• Gamification means to turn something into a game and can include things like “streak scores” and “levelling up”. Common gamified apps include TripAdvisor, Candy Crush, Duolingo and Facebook. Gamification is a hugely successful way for businesses to addict their customers to their products, so try gamifying your own fitness routine to get those same effects. Have you ever found yourself addicted to an app? What were the compelling components of the gamification? Try taking your fitness goals and adding a compelling gamification element to them to increase your motivation! For example, you could try keep track of your personal bests. Fitness apps like Fitbit include gamification, such as challenging a friend to a step challenge, so give that a try if you’re competitive!
  • Much like gamification, tracking progress is also extremely motivating. Tracking tools such as MyFitnessPal, Google Fit, Runkeeper, or just a basic star chart stuck to your wall can inspire you to keep up the routine.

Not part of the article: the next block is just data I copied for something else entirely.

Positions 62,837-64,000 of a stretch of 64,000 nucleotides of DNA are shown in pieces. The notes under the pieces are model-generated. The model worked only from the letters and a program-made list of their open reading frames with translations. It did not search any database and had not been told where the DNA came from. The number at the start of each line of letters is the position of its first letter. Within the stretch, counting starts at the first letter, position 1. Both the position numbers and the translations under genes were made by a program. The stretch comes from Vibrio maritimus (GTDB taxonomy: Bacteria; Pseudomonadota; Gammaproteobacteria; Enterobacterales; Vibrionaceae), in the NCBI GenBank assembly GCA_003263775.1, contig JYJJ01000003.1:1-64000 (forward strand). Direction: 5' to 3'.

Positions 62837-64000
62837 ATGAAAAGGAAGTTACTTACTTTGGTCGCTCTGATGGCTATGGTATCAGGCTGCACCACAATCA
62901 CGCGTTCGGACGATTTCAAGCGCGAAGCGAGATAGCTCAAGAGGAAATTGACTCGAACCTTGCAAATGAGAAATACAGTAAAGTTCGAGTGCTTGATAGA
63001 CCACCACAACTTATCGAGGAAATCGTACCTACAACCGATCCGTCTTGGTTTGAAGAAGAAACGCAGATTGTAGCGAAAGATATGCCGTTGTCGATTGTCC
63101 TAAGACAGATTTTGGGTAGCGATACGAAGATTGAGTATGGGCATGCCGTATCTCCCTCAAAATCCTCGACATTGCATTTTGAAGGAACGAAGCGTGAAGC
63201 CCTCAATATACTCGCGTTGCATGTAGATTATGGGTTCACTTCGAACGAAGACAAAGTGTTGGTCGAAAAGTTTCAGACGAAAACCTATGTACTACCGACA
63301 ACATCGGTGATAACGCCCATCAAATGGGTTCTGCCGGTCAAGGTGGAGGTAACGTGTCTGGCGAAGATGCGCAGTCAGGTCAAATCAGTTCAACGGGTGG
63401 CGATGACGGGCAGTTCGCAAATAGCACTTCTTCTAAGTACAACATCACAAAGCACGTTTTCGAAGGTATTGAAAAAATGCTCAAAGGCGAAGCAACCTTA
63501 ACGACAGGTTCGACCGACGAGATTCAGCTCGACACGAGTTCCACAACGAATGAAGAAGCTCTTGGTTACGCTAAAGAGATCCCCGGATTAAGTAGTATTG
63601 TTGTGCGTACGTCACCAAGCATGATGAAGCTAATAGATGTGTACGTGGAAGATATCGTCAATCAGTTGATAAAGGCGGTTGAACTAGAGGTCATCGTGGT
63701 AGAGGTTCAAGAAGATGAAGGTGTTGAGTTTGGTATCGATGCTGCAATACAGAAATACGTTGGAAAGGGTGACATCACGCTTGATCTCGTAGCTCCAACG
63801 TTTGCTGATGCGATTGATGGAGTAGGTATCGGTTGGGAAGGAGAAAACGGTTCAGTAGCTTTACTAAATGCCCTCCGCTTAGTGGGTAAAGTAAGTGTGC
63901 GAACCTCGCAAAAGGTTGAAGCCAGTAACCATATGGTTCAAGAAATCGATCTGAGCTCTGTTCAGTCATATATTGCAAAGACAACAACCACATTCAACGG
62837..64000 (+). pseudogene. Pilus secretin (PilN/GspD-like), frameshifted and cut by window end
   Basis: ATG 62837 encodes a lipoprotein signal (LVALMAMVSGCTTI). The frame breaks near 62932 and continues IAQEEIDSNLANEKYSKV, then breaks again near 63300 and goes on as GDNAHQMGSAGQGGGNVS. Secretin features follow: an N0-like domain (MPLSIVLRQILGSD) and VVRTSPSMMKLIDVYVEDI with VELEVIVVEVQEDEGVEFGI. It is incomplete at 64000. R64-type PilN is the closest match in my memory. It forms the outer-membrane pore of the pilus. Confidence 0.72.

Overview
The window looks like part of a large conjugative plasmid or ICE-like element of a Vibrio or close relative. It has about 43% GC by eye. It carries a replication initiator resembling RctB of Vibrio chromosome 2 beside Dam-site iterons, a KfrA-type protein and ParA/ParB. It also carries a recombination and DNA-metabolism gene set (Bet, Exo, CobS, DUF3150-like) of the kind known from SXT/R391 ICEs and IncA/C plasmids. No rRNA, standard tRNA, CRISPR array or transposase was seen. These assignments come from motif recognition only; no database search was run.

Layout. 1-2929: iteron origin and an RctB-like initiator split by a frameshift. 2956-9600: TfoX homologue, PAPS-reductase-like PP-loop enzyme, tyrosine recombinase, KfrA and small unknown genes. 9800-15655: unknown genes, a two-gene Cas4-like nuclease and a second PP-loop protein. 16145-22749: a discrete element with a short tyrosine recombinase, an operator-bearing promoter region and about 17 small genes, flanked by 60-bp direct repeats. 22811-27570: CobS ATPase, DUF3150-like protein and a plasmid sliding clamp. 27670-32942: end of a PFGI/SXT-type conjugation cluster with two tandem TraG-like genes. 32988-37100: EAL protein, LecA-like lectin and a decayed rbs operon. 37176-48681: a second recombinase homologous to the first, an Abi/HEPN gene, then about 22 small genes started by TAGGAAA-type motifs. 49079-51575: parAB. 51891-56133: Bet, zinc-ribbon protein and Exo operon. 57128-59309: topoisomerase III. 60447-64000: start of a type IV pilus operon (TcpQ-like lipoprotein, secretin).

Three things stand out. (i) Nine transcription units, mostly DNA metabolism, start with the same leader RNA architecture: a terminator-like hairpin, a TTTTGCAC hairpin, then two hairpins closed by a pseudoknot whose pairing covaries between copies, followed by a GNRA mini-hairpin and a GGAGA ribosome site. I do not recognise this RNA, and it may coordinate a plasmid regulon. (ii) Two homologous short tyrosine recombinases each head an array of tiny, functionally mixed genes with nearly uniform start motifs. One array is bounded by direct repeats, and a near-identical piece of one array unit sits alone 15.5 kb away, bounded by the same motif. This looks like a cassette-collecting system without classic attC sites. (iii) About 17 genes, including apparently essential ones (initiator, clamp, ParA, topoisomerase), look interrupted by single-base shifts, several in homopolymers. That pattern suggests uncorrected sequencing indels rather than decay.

• Rewards can be big motivation boosters. You can incorporate them into your motivation plan by attaching them to progress milestones. Consider planning out motivating rewards for achieving your goals. For example, you could plan a weekend trip away once you have maintained your exercise routine for 60 days.
The ultimate reward for keeping your motivation up - a special trip to Dubrovnik, Croatia
The ultimate reward for keeping your motivation up – a special trip to Dubrovnik, Croatia